Bricks and Mortals by Tom Wilkinson

Bricks and Mortals by Tom Wilkinson

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In Bricks and Mortals, Tom Wilkinson undertakes the massive task of examining the relationships between buildings and the people who live, work and play in them. The book is divided into ten chapters named after certain buildings, but the chapters expand to talk about architecture as a whole and its relationship with, for example, power or health. I found this book more interesting than I thought I would but I wish that there had been more detail. I felt that the author’s massive topic allowed him to bring up interesting ideas, but I wanted to see these taken further.

For me, this book started off slow, and then really picked up when the author was talking about more contemporary and sociological subjects. This is perhaps to be expected; how can you talk about sociological aspects of ancient Roman buildings when there isn’t an awful lot of surviving literature from that time? And what has survived from that time probably would have been written by an affluent man. The first chapter talked about the Tower of Babel and took the reader from Babel to the middle ages to the French Revolution to the 20th Century to terrorism and the twin towers. All of this in a short twenty-page chapter left my head spinning. I felt that this chapter especially could have been a much more detailed and thorough book in itself: The Tower of Babel and its resonance throughout history. This was a running theme in the book for me; Wilkinson wrote of interesting things but I wanted more. An anecdote about Gertrude Bell, the early twentieth century anthropologist, found me running to Wikipedia; as did a lot of the buildings. I wanted something deeper.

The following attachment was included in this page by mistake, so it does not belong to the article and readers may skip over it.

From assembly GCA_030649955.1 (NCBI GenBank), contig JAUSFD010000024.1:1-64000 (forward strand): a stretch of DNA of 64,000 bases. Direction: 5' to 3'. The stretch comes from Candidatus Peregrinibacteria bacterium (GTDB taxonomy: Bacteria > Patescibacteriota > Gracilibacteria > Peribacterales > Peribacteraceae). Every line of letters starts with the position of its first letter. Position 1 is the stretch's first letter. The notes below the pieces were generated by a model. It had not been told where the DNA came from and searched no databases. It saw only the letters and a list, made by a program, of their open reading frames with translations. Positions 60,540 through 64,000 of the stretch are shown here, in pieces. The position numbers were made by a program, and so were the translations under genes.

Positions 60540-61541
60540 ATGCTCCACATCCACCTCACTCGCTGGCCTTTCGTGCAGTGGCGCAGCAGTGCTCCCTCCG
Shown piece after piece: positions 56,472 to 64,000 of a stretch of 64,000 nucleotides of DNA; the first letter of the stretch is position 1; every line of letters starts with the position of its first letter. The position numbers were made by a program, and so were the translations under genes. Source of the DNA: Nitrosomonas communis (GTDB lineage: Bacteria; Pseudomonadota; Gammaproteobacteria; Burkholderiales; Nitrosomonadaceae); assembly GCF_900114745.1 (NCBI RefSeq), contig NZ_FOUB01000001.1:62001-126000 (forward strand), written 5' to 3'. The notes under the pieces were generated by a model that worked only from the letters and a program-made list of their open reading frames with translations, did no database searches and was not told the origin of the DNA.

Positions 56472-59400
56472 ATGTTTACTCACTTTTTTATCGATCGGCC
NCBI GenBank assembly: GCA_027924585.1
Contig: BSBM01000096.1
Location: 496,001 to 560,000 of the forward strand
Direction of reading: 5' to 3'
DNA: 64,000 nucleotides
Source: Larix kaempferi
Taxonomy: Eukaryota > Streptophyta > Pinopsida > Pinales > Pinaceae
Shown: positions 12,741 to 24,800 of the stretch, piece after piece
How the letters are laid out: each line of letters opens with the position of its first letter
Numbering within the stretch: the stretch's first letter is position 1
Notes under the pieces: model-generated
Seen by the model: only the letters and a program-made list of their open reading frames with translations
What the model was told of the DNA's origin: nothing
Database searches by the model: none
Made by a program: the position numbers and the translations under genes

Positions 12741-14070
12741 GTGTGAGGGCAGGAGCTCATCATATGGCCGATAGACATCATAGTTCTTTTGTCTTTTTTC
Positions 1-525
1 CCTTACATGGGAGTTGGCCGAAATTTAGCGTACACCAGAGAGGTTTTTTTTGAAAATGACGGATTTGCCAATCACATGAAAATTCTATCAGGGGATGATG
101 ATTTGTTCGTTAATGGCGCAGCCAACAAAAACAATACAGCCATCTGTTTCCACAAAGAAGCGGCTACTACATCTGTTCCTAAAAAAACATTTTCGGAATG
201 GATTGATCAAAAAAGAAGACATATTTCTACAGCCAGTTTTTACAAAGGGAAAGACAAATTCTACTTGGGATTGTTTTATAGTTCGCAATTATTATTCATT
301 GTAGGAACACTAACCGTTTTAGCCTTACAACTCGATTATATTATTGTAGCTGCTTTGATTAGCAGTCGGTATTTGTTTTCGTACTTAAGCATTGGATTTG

That said, there had been a lot of research done and later chapters feel more organic. I found his chapters on health and colonialism very interesting: Wilkinson has a lot to say and wants to write in an accessible way about buildings and their effects on people’s lives. I wouldn’t have wanted to read this book without the more human aspects of the text. But knowing, for example, that Victorian houses were designed to forge a strong sense of community: the long terraces and kitchen windows facing each other so that people had to be aware of their neighbours, was something that stayed with me with this book.

Since finishing this book I have thought a lot about the ideas it presented. I think that it is well-worth a read for people who think it sounds even slightly interesting. That said, the final paragraph struck me as rather naïve. The notion that architecture will one day be ‘for the people’ rather than for the ‘developers, speculators, landlords and corrupt bureaucrats who profit from it’ is a nice idea but it doesn’t ring true with the rest of the book which, in showing history’s relationship between both bricks and mortals, undermines that very sentence. Bricks and Mortals is a hopeful and humane book, and is worth reading.

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